UCL Department of Science, Technology, Engineering and Public Policy


Professor Arthur Petersen publishes book; Climate, God and Uncertainty

28 November 2023

Professor Arthur Petersen, Professor of Science, Technology and Public Policy at UCL's Department of Science, Technology, Engineering and Public Policy (STEaPP), has published a book; Climate, God and Uncertainty: A transcendental naturalistic approach beyond Bruno Latour.

Cover for Climate, God and Uncertainty
Published on Tuesday 28th November by UCL Press, the book moves beyond Bruno Latour’s thought to understand what climate change means for philosophical anthropology and wider culture, and explores, for example, the philosophical implications of climate change and its associated uncertainties.

As well as Latour, the book explores theories by William James and Heinrich Rickert, with Petersen expanding on ‘transcendental naturalism’ to to reinterpret the interface between science and politics in the context of climate change. He highlights, for instance, issues such as the religious disenchantment of nature, the scientific disbelief in a plurality of value-laden perspectives, and the disregard for non-modern worldviews in politics. In developing its argument, the book makes a methodological intervention on the sort of naturalism that guides both Latour’s work and a large part of the academic field called ‘science and religion’.

Reviews for Climate, God and Uncertainty

'The challenges of a changing climate raise disturbing questions about being human in the world, ones that cannot adequately be answered through scientific inquiry. In this original interrogation and extension of the work of Bruno Latour, Petersen constructs a philosophical position that takes seriously the realities of a changing natural world, the human search to ground our sense of value, and the possibility of God.* Climate, God and Uncertainty* is an exciting new addition to the small, but growing, literature on climate change, religion and philosophy.'

Mike Hulme, Professor of Human Geography, University of Cambridge

‘This innovative and exciting work explores the rich potential of “transcendental naturalism” as a bridge between science and religion. Drawing on the work of William James, Heinrich Rickert and Bruno Latour, Petersen maps out a fresh approach that goes beyond current accounts of naturalism, opening up a deeply satisfying account of our engagement with the natural world.’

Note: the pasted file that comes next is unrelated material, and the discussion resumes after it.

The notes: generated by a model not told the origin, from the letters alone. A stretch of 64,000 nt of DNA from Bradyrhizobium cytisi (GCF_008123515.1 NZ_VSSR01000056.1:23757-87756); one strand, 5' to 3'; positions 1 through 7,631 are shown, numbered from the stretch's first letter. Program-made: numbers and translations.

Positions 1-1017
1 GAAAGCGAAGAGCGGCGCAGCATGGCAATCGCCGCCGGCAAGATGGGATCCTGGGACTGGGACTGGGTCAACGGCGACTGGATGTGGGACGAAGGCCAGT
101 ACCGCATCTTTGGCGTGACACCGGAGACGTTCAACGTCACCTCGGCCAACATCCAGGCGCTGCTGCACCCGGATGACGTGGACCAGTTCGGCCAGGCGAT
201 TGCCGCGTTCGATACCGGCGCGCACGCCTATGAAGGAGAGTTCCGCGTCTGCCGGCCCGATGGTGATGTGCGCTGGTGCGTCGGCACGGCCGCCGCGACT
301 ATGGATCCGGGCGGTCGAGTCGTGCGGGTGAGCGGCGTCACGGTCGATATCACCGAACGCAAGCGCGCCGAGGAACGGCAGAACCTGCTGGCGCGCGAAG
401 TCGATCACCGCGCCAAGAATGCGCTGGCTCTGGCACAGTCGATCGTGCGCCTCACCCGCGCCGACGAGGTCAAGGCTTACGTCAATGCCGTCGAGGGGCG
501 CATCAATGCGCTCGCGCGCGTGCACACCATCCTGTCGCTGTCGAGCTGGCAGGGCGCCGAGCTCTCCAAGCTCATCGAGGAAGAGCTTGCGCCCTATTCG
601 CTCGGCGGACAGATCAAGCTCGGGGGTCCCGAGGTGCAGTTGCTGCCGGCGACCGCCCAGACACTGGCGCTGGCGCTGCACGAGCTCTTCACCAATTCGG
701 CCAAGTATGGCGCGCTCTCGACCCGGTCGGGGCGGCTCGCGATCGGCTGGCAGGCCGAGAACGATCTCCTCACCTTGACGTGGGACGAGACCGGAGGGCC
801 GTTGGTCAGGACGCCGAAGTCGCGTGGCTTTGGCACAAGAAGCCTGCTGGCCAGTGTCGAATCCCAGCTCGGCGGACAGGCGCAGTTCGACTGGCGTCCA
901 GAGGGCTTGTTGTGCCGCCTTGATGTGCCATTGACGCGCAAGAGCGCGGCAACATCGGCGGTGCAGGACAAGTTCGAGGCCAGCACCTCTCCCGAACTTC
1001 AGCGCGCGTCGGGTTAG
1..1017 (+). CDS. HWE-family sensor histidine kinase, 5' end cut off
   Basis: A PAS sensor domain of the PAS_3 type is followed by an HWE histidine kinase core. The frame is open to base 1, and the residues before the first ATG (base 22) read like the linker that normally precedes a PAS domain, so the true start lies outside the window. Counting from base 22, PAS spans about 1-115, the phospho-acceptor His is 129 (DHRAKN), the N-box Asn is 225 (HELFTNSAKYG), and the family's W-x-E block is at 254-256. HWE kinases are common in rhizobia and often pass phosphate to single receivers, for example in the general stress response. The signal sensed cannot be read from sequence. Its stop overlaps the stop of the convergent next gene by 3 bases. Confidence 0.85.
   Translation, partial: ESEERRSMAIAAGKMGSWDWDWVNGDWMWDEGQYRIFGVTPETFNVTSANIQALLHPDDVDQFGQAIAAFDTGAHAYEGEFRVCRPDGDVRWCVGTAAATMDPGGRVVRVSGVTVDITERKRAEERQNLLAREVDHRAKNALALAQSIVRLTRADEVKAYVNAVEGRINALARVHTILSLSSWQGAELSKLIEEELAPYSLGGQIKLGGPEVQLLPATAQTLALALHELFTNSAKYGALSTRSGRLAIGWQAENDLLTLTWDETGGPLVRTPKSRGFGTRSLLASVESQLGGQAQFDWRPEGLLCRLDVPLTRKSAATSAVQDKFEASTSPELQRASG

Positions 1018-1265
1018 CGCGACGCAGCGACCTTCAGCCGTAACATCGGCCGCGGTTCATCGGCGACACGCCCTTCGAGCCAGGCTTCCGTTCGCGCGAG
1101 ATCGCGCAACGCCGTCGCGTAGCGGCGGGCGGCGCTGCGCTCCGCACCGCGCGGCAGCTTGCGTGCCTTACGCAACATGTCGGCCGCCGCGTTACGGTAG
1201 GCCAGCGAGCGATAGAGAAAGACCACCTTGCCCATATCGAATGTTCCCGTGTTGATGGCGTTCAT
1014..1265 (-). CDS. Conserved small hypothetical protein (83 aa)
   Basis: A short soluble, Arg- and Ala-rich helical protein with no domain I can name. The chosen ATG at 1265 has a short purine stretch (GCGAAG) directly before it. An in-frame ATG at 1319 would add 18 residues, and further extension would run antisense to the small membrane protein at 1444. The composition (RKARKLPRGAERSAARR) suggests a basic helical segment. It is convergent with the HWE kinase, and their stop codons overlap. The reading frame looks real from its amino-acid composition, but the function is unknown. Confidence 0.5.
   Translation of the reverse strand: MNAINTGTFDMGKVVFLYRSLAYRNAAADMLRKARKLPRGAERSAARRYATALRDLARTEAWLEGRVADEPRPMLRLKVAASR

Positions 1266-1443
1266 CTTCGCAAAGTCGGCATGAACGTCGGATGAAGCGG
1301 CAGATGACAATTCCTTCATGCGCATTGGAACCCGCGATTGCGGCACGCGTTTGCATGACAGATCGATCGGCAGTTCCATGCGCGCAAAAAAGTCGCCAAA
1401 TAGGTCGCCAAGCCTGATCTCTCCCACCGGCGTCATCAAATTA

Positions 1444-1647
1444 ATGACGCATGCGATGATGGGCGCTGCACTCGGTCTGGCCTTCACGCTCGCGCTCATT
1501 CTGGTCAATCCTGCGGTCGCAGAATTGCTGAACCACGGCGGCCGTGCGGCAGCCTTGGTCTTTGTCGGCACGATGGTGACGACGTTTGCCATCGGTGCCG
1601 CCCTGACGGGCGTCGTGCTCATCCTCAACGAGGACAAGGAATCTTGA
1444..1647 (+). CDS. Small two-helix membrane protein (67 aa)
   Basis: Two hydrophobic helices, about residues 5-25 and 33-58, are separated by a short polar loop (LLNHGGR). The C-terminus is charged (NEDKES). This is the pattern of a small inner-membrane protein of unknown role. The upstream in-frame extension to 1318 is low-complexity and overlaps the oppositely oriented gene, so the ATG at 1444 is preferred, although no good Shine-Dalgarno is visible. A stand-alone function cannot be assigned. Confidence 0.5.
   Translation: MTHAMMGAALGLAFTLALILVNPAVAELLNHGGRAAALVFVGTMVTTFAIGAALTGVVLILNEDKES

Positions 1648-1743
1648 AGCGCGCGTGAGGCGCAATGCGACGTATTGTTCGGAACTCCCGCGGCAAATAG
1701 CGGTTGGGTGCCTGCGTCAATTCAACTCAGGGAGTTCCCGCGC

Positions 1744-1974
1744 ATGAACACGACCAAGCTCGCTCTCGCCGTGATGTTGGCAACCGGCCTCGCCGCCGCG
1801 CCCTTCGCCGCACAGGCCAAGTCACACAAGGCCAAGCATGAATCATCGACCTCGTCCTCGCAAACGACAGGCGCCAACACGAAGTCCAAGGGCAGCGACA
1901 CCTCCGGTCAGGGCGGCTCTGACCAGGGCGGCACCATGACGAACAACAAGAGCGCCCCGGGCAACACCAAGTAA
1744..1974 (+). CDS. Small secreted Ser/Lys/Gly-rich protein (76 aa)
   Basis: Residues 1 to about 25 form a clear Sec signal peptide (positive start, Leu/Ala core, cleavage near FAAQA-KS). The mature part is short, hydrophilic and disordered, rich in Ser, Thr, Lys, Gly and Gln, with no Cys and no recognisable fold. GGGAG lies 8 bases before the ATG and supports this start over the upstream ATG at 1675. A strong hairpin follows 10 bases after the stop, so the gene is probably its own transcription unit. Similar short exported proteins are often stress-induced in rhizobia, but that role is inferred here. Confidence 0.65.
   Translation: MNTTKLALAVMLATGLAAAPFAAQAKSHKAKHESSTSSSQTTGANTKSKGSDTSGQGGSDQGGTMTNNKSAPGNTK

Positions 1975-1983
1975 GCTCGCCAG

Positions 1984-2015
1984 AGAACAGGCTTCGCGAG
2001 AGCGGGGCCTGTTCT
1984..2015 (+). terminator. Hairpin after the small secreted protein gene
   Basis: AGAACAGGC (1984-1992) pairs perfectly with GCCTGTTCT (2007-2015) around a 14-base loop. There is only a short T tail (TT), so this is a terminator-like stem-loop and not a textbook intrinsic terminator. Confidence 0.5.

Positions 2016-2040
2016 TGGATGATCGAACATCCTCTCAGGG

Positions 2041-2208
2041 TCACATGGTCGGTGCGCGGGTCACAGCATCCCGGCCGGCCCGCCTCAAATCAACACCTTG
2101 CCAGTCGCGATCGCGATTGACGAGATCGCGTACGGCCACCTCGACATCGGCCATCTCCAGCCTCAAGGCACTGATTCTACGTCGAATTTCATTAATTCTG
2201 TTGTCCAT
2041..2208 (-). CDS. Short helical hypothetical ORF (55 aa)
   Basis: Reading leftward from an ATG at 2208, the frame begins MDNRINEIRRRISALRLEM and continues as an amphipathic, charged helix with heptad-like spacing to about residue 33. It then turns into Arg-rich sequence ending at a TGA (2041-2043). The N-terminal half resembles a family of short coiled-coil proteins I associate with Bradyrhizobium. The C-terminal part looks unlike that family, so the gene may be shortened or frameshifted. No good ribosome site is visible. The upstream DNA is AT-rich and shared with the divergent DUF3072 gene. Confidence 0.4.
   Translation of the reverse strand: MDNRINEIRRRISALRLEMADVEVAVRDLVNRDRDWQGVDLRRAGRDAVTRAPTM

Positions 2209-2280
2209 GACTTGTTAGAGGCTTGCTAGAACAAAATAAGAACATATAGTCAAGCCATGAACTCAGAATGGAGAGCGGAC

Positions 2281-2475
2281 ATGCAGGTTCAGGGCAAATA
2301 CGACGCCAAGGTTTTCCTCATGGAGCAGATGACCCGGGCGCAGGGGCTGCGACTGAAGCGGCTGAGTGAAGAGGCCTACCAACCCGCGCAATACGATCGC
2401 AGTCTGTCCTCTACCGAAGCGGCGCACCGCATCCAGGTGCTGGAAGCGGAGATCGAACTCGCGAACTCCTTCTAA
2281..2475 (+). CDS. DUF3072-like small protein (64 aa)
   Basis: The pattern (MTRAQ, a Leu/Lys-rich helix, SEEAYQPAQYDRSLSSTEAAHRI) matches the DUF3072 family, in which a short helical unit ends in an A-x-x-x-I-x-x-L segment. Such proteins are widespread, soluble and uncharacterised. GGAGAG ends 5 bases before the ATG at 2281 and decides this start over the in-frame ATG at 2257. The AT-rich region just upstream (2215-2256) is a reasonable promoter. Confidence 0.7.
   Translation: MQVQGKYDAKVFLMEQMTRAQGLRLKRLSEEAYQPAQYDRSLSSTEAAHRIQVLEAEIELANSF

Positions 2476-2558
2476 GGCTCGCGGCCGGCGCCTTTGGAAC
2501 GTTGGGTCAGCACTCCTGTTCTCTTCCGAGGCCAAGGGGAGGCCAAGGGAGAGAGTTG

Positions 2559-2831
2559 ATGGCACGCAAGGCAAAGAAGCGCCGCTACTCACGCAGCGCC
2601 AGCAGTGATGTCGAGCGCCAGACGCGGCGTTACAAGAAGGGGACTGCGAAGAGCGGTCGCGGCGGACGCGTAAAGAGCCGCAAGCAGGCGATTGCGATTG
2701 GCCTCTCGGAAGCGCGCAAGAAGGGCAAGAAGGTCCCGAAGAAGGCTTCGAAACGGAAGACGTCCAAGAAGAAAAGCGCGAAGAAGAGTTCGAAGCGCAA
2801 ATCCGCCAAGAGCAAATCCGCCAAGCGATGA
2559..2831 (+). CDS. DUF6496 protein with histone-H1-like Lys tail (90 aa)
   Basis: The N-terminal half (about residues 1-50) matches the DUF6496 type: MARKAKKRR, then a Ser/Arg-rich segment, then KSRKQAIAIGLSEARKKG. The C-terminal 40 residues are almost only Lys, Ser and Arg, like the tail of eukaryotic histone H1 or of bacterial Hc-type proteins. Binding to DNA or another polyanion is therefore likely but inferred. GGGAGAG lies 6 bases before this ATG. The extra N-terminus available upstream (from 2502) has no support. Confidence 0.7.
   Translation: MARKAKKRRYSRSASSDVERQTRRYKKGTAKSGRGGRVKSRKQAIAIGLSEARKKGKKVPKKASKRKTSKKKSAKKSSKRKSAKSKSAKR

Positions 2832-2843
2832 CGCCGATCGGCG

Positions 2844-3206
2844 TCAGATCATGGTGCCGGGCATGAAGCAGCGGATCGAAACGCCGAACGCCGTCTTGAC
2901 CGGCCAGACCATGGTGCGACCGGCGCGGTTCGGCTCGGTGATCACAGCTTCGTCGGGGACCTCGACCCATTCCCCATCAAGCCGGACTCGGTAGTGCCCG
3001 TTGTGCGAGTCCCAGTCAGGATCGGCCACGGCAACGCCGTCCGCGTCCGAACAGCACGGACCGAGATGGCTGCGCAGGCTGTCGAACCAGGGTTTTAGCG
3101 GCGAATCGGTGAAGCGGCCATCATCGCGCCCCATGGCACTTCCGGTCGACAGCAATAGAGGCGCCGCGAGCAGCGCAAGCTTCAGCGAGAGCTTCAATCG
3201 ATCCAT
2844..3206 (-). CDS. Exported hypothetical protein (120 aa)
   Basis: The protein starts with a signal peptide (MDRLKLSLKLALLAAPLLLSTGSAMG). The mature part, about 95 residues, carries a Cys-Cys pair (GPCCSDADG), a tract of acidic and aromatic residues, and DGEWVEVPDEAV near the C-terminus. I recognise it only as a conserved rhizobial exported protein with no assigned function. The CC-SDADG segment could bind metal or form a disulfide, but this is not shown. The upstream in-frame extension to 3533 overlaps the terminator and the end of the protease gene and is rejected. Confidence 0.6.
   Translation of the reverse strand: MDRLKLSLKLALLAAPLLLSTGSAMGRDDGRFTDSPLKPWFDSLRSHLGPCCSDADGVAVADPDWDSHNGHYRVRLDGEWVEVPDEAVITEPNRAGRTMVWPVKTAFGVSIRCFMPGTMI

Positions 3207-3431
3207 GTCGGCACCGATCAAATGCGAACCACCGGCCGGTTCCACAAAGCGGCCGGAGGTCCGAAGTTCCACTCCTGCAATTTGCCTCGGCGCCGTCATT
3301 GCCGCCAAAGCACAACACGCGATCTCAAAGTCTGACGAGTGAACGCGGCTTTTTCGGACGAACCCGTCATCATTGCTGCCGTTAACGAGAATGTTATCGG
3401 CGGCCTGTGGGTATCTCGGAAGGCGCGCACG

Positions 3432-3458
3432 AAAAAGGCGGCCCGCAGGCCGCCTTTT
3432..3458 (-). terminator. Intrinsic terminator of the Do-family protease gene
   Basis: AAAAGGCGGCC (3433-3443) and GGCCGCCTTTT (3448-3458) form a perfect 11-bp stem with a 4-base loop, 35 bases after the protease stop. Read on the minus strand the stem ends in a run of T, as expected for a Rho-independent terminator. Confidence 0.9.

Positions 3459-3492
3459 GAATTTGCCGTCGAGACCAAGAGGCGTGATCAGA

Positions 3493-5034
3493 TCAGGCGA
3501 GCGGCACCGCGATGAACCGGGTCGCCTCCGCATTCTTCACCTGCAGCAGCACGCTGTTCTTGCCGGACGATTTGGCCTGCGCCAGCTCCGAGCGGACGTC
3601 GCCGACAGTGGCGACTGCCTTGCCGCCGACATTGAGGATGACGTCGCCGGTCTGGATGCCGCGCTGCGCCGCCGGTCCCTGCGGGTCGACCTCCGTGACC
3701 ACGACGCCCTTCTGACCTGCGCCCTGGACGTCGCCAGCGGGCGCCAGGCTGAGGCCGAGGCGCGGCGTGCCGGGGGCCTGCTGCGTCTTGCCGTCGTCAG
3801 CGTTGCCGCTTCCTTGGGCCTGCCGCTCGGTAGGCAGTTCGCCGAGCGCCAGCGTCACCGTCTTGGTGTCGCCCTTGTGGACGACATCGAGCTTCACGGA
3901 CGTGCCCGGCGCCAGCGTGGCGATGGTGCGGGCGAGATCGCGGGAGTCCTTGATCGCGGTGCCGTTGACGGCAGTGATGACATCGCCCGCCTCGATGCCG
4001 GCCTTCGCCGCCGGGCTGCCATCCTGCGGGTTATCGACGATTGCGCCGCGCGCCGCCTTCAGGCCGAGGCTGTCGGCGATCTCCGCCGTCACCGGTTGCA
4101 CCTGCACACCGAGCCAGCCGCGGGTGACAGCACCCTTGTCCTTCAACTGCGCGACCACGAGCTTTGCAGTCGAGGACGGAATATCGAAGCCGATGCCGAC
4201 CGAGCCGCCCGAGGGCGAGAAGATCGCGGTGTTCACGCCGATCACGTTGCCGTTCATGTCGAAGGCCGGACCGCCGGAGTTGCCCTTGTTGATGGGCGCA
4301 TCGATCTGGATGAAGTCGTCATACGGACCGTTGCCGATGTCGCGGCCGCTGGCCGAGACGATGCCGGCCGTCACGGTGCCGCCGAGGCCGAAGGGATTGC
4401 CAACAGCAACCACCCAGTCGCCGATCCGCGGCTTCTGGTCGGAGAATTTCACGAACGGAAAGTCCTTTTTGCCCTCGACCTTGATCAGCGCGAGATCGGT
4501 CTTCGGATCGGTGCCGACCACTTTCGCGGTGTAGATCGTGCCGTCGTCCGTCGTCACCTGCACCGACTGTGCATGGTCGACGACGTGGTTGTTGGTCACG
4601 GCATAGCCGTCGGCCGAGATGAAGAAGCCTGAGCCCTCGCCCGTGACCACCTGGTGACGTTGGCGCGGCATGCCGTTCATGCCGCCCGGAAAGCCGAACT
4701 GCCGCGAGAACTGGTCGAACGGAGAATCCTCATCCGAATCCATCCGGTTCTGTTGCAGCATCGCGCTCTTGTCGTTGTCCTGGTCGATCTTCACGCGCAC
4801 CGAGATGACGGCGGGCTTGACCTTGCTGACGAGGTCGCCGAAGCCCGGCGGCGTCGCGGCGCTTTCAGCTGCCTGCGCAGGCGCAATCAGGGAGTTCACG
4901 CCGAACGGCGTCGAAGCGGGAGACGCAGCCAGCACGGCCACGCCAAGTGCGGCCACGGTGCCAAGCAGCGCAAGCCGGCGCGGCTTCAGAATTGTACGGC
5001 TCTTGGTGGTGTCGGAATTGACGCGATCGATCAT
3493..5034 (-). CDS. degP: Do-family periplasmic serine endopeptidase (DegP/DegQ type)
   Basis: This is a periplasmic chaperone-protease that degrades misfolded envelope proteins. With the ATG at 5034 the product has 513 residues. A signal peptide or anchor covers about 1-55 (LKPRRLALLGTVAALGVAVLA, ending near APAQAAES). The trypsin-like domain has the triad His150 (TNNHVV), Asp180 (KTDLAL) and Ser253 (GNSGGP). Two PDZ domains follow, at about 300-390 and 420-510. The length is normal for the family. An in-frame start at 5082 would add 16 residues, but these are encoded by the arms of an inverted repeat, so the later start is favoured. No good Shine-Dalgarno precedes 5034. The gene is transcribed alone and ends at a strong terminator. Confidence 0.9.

Alister McGrath, Emeritus Andreos Idreos Professor of Science and Religion, University of Oxford

‘How to live with the pervasive reality of uncertainty and a plurality of perspectives in science, religion and politics without playing down the sciences and our responsibilities? The “transcendental naturalism” Arthur Petersen articulates in this book respects science while leaving room for other elements: wonder, judgements and values, and the way we construct provisional models of reality. These issues are especially acute in the context of climate change, when we face the interplay of science and policy. Petersen stresses the importance of imagination to articulate meaning and of recognising a plurality of value-laden perspectives, striving for responsible action and sensitivity to that which may escape planning and policy. This book can be read fruitfully in at least two ways, as a highly relevant reflection on religion and science in the face of climate change and as a profound philosophical analysis of pluralism and provisionality, and hence of living with uncertainty.’

Willem B. Drees, Professor Emeritus of Philosophy of Religion and Ethics, Leiden University and of Philosophy of the Humanities, Tilburg University

To download or buy the book, visit UCL Press